Continuing the story from Part 1
On Sunday, May 14, 1944, after five months of captivity at his second POW camp – the 10th Battalion in Batavia, Java (now Jakarta) – my Opa, Johannes Hubertus Theodorus Gerardu (Hubert) was selected to board the Japanese transport ship, Chuka Maru (aka Chukwa Maru). He was 43 years old. In relation to the World War II timeline, this was a few weeks before D-Day in France and a little over two years into the Japanese occupation of the Dutch East Indies (now Indonesia).
Google Translate is available at the bottom of the page.
The Japanese moved prisoners from camp to camp, depending on the need for labor. New POWs to a camp would bring news of the places they came from – some good, but mostly bad news. As you can imagine, word of an upcoming transport was surely an especially stressful time for prisoners. Hubert’s group of POWs, known as Java Party 21, consisted of 310 English and 1,615 Dutch prisoners.
Much of the history of this time was never recorded, so I rely on stories from other POWs. I will never know the real horrors my Opa experienced. However, this story about the selection process for a later transport by Eugene Alexander Bloem (translated) is telling.
“In September (1944), we got an order to leave. Before that our health was examined, in case of having dysentery. The method of examination is sadistic, namely by using a piece of bamboo that is inserted into the anal canal. If it is bleeding, it means that you cannot participate. When it was my turn, it turned out that I didn’t bleed, meaning: come along.”
I imagine the tension in the air was palpable on that day as the POWs in Java Party 21 most likely had no idea where they were headed. Would the next camp be better or worse? Would they survive the trip? What was the destination? They probably did not find out until they disembarked.
Transport vessels consisted of repurposed ships, and most were renamed to include the traditional Japanese suffix, Maru. The ships were later referred to as “hellships,” and represent another form of mistreatment by the Japanese. The nickname, “hellship,” reflects the inhumane conditions on board and the considerable risk of dying – either from abuse, disease or attacks by Allied Powers, as the Japanese rarely marked ships to indicate the POWs were on board.
The average temperature in May is 89º F (32º C), so it was undoubtedly a sweltering and humid day. On this day, the POWs were brought to the port at Tandjong Priok and slowly boarded on the small Chaka Maru, a 5,000 ton vessel. Its original purpose was to transport coal, so imagine the heat, coal dust, lack of fresh air, and generally unhealthy conditions on board. This ship easily qualified as a hellship based on the boat alone. Add to that the 1,925 POWs were stuffed and locked into the coal hold by the captors. Obviously, the psychological process of dehumanizing the enemy, making them seem less than human, thus not worthy of humane treatment, was a well-used strategy in this war.
In the book Death on the Hellships, Lolke Talsma’s account of the experience was that they were…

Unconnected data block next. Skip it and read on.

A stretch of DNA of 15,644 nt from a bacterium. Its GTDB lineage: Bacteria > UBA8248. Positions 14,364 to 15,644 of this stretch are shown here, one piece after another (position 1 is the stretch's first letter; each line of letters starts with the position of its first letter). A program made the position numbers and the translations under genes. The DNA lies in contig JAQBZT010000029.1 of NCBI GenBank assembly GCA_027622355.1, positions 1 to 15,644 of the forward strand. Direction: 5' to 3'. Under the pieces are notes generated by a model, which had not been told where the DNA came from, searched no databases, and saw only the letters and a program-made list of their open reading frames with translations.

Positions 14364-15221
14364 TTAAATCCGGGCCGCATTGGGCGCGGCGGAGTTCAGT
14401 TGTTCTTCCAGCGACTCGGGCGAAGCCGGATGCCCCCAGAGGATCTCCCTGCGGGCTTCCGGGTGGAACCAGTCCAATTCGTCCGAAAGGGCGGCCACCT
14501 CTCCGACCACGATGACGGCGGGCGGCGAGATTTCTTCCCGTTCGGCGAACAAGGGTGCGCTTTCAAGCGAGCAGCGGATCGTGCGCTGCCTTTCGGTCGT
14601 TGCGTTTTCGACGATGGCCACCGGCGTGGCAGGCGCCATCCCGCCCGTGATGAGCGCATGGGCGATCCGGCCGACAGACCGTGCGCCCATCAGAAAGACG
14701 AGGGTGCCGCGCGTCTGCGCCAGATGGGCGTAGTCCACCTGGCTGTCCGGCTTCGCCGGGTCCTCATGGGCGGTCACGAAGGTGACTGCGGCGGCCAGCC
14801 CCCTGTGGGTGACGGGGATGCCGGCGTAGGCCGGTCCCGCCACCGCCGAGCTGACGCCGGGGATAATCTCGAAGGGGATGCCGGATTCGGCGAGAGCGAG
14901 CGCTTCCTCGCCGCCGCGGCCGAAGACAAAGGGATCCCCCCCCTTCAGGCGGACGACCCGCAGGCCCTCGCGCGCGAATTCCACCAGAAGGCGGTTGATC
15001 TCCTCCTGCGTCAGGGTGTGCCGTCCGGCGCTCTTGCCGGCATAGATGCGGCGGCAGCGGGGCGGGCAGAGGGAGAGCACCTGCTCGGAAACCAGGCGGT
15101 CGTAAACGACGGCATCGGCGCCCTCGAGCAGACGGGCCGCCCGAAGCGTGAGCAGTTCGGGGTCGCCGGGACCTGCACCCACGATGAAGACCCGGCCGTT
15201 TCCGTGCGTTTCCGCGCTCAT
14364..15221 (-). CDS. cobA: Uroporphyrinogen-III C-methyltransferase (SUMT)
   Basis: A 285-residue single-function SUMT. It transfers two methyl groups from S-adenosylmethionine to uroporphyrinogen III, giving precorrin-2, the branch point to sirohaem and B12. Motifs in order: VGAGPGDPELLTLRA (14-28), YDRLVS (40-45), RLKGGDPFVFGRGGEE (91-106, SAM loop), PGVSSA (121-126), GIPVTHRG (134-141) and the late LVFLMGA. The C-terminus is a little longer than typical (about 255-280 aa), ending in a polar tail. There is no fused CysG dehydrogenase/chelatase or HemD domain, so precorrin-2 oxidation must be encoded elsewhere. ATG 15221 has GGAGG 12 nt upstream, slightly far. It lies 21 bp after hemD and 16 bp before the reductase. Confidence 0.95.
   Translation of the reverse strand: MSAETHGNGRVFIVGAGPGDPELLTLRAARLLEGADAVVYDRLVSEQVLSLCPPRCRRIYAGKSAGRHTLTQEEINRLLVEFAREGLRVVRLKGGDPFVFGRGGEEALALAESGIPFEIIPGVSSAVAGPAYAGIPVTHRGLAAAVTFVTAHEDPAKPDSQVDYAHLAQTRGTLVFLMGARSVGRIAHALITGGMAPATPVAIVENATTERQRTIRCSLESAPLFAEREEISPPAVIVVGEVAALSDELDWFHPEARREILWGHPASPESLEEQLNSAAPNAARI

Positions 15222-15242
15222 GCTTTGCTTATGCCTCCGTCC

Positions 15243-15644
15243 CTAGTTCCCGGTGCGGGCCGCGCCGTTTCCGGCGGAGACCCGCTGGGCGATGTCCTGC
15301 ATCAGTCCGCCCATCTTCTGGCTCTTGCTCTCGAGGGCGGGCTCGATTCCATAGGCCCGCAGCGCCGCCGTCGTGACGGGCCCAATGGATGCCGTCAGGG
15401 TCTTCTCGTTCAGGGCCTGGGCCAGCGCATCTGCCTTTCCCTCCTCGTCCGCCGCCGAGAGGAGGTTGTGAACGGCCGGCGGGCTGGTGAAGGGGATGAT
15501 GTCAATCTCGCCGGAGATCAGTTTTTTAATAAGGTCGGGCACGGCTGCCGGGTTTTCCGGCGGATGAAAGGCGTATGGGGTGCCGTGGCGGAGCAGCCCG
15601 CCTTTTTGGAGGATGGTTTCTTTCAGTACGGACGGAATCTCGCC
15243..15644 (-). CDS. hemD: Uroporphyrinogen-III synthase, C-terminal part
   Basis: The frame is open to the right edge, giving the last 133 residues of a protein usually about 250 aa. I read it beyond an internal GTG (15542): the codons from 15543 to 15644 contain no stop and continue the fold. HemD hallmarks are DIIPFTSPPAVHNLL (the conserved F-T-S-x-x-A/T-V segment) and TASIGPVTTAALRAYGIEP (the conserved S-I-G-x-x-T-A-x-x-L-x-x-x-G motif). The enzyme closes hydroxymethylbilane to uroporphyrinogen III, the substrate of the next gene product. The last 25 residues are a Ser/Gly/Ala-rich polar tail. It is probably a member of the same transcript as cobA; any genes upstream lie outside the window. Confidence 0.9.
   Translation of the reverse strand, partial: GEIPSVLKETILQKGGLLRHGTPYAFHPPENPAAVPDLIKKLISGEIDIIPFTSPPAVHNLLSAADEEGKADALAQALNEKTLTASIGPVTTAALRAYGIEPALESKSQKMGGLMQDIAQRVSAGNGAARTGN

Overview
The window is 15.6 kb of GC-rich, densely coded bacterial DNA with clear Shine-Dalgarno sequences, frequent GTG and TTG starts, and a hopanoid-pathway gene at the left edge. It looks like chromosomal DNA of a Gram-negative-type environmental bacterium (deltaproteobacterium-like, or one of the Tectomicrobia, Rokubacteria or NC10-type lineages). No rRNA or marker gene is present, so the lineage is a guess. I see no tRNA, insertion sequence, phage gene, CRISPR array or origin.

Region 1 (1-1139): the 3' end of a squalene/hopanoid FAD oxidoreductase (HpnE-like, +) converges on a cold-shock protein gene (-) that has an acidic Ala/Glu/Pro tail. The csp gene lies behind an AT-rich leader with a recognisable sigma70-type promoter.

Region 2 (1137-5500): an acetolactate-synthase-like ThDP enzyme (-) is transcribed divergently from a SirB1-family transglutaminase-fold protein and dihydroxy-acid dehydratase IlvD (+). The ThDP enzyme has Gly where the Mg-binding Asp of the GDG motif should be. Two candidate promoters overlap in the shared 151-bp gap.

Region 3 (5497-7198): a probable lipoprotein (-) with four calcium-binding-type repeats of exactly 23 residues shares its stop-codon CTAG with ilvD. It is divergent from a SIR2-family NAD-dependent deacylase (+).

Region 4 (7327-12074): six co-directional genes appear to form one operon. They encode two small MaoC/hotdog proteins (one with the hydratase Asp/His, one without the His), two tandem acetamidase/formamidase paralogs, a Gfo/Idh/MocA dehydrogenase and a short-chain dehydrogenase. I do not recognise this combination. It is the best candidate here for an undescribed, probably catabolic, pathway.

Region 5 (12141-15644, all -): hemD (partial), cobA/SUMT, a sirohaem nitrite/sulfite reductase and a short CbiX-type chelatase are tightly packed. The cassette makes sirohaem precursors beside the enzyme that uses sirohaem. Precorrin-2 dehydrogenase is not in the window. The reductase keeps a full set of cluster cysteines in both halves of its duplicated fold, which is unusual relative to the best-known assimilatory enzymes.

“loaded in like sardines in a can. For two days they sat with knees pulled up under their chins. The sick were never able to get to use the latrines. There was no food, and only a sip or two of brackish water was allowed. Men became black with sweat and coal dust. Some, said Talsma, ‘went stark crazy,’ and several died.”
To appreciate the fear these prisoners felt, it’s important to understand the rules they were expected to abide by. According to personal accounts gathered by the Children of Far East Prisoners of War (COFEPOW), they discovered rules regarding the treatment of Allied prisoners during transport. The following infractions are but a small sampling of what would be punishable by immediate death.
- Disobeying orders and instructions
- Showing a motion of antagonism and raising a sign of opposition
- Disordering the regulations by individualism, egoism, thinking only about yourself, rushing for your own goods
- Talking without permission and raising loud voices
- Walking and moving without order
- Carrying unnecessary baggage on embarking
- Resisting mutually
- Touching the boat’s materials, wires, electric lights, tools, switches, etc.
- Climbing ladder without order
- Showing action of running away from the room or boat
- Trying to take more meal than given to them
- Using more than two blankets
Given all of these things, you then have to consider the distance and time required to make the journey. Three very long days later, after sailing roughly 800 miles (1300 km) along the western coast of Sumatra, they arrived in Padang (Sumatra). It was most definitely a trip from hell. For those who survived the trip, as a welcome relief, a tropical storm came through, and the prisoners were able to rid themselves of the coal soot and breathe fresh air. Hopefully, this gave them a little strength to continue their journey, as they now knew their final destination – The Sumatra Railway. However, they had no idea what it would be like as they were the first group of Allied prisoners sent there.
Unfortunately, yet another version of hell awaited them.
Story to be continued in Part 3 (coming soon).
Nationale Herdenking August 15, 1945
Tomorrow, August 15, 2019, is the 74th anniversary of the date when the Second World War officially ended for the Kingdom of the Netherlands. Every year on this date, we commemorate victims of the Japanese occupation of the Dutch East Indies and its direct consequences. For more information about Nationale Herdenking see https://15augustus1945.nl/en/
View the Gerardu Family Tree on Ancestry.com
Stories in this blog are created from historical information available to me at the time, which means there are some assumptions made to fill the gaps. If you have corrections, other information, or it ties to your stories, I would love to hear it, so please send me a message here.